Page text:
Open Letter to Pope Francis

Following a speech by the Papal Nuncio in the UN exhorting member states to ensure improved protection for journalists in conflict situations, AIIC and partner organisations write an Open Letter to Pope Francis asking for his support for translators and interpreters at risk. This time the signatories are joined by Critical Link International, a non-profit organisation committed to the advancement of community interpreting in the social, legal & healthcare sectors.



June 2015

His Holiness, Pope Francis
Palazzo Apostólico
00120 Città del Vaticano

A Call to Action: Protecting Translators and Interpreters at Risk

Your Holiness,

Civilian translators and interpreters are in the crosshairs of state and non-state actors around the globe. Recruited for dangerous assignments yet unprotected by the law, they are hunted down and killed by insurgents, tortured by military regimes, as well as prosecuted and imprisoned even in free-world nations. Tragically, these are the very people who bridge cultures in times of war and peace, and enable communication across countries and continents.

To combat this critical state of affairs, Red T, a non-profit advocacy for translators and interpreters in high-risk settings, and the four major international language associations – the International Association of Conference Interpreters, the International Federation of Translators, the International Association of Professional Translators and Interpreters, and Critical Link International – respectfully ask that you join us in raising awareness for our most vulnerable colleagues. By adding the strength of your voice to the efforts of the international language community, Your Holiness would draw the attention of governments, relevant bodies, and the public at large to the terrible fate of so many linguists.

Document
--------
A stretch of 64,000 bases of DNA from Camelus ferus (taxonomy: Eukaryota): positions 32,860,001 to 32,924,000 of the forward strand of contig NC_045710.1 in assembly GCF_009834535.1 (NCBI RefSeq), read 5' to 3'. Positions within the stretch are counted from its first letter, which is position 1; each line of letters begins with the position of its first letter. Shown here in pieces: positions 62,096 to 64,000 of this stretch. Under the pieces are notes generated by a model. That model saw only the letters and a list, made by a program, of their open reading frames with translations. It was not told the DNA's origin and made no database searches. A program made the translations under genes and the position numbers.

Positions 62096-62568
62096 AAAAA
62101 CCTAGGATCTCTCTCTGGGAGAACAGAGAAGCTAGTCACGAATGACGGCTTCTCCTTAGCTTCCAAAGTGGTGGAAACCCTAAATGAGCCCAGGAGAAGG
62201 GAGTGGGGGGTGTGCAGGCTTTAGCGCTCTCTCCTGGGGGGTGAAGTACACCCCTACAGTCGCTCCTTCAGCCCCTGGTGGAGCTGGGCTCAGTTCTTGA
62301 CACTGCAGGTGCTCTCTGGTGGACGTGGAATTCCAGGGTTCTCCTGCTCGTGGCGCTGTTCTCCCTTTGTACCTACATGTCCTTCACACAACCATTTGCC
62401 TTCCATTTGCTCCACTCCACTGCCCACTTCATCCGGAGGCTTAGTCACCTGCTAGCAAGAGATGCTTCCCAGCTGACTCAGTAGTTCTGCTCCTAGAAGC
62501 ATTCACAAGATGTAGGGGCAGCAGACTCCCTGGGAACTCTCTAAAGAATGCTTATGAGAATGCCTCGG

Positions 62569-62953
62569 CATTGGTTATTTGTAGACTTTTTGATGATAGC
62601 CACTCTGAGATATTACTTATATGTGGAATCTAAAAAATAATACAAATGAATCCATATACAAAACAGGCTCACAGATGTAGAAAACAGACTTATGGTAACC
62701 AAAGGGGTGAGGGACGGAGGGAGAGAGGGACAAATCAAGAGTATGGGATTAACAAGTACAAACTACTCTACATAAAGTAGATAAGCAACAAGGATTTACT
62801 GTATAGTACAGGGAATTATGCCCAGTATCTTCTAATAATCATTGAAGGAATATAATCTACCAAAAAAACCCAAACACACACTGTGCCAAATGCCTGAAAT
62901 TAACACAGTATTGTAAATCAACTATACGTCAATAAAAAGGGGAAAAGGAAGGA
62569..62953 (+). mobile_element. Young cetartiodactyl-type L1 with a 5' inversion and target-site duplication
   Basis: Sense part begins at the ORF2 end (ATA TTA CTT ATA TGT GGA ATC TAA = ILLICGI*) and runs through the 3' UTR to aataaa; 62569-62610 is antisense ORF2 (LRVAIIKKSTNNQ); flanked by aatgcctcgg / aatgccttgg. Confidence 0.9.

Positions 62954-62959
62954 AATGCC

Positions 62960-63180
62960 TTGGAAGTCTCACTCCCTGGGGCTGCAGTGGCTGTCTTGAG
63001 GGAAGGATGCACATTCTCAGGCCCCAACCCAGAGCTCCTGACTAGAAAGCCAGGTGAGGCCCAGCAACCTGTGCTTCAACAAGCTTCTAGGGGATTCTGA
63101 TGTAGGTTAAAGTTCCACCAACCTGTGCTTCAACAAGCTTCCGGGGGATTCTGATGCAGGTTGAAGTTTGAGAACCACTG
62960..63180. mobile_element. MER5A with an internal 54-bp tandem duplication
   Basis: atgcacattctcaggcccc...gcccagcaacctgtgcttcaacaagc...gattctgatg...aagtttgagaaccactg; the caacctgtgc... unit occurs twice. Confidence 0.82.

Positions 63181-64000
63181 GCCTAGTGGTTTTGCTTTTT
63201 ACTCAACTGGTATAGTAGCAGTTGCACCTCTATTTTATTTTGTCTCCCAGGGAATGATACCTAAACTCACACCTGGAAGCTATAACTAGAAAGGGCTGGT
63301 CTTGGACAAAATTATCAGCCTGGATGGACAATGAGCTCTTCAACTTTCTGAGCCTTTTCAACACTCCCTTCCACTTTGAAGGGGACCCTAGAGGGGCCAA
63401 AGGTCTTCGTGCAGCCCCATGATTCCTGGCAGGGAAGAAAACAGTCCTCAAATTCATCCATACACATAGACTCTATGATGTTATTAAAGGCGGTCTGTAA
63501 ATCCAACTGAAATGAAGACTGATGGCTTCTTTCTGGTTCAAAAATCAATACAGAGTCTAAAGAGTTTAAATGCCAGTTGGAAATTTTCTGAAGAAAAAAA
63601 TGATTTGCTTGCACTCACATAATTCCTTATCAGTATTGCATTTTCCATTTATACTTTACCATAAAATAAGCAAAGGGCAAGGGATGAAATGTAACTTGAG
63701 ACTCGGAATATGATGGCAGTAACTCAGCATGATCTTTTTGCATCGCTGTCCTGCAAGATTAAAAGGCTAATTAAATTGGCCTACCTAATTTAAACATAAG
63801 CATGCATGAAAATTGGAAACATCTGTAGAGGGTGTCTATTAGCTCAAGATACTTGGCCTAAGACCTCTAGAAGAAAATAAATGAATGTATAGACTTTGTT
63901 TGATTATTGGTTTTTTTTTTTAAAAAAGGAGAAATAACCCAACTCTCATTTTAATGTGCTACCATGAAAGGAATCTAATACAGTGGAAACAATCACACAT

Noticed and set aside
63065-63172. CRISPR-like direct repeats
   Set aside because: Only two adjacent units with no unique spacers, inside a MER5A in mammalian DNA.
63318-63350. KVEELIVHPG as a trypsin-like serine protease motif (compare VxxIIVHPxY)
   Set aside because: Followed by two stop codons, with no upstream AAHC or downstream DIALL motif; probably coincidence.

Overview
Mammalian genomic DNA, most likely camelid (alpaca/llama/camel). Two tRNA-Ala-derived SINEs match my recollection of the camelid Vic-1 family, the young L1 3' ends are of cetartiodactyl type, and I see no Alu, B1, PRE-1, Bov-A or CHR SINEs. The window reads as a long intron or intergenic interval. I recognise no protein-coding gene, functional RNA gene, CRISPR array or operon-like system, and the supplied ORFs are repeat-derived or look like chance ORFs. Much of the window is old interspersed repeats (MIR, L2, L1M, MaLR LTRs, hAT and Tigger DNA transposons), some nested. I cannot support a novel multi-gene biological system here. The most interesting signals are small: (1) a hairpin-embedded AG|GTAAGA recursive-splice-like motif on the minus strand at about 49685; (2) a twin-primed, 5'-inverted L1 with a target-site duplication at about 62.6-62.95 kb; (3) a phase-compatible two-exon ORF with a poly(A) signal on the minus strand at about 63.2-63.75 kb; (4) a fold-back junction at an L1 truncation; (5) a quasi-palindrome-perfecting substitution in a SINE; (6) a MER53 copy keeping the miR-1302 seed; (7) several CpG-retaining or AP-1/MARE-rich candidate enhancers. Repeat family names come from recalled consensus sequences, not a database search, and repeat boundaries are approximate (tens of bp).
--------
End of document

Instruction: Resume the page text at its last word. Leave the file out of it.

The situations they face are many and varied. For instance, in Afghanistan, Ajmal Naqshbandi was working as an interpreter for Italian journalist Daniele Mastrogiacomo when both were abducted. The Italian government negotiated and the journalist was freed; however, the Taliban considered their demands not fully met and beheaded the interpreter. In Iraq, the British military lost 21 interpreters in 21 days, 17 of them in a mass killing targeting interpreters. Since these two wars began, over 1,000 linguists have lost their lives and many more have been injured, whether in the course of serving militaries and journalists or in the wake of troop withdrawals.

In the Central African Republic, extremists have been committing crimes against Bible translators, ranging from burglary to aggravated assault and homicide. In Uganda, a court interpreter working at the Kampala bombing trial received death threats by text and is said to now be in hiding. China sentenced a Uyghur translator to 11 years in prison for inciting Uyghur separatism because he translated Chinese-language news that the Chinese government considered subversive; the Iranian regime incarcerated translators for exercising their right to freedom of expression; and the United States prosecuted linguists for what we believe to be largely political reasons.

In a speech he delivered on behalf of journalists in conflict situations at the May 27th UN Security Council Open Debate, H.E. Archbishop Bernardito C. Auza, Apostolic Nuncio and Permanent Observer of the Holy See to the United Nations, called for a comprehensive reexamination of “the current rights and protections of journalists in conflict situations, to see if they are still adequate, or whether more specific protection measures for journalists are needed,” especially in instances of asymmetrical warfare.